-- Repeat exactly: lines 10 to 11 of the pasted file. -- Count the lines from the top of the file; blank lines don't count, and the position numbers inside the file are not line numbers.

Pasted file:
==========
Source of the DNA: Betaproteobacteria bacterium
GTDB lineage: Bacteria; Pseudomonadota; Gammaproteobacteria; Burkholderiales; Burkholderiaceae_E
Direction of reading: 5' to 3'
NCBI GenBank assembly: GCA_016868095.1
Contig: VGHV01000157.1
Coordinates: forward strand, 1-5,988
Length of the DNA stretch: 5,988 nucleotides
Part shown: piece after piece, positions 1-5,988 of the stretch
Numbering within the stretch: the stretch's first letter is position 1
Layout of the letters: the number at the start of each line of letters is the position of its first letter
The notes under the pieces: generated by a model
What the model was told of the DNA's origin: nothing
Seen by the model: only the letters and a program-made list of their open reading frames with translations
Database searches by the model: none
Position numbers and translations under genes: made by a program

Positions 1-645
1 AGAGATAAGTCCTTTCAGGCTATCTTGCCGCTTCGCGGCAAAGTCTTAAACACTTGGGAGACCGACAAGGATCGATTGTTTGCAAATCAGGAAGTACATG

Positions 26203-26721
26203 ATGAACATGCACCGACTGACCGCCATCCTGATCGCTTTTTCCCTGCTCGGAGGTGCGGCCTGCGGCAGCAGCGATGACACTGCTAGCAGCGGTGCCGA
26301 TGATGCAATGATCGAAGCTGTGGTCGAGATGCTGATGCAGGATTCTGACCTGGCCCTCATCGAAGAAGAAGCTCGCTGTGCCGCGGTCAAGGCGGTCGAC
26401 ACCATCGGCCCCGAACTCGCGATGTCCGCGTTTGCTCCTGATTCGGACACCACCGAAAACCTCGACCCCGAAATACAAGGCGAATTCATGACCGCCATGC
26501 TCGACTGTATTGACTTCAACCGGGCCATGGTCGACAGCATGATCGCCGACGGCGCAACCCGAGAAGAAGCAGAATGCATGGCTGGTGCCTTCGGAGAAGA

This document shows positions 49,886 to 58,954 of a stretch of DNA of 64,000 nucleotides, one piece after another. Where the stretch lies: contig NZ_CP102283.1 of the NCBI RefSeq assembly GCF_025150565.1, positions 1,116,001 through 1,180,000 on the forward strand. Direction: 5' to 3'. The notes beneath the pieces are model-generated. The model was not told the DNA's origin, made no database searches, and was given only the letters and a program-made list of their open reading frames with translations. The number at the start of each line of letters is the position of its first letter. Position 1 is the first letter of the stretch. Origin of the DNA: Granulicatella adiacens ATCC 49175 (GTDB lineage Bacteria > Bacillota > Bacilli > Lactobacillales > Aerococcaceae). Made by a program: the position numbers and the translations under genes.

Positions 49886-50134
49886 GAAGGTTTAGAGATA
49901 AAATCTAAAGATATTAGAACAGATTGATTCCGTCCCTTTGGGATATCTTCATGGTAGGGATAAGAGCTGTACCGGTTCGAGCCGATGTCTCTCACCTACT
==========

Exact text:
Layout of the letters: the number at the start of each line of letters is the position of its first letter
The notes under the pieces: generated by a model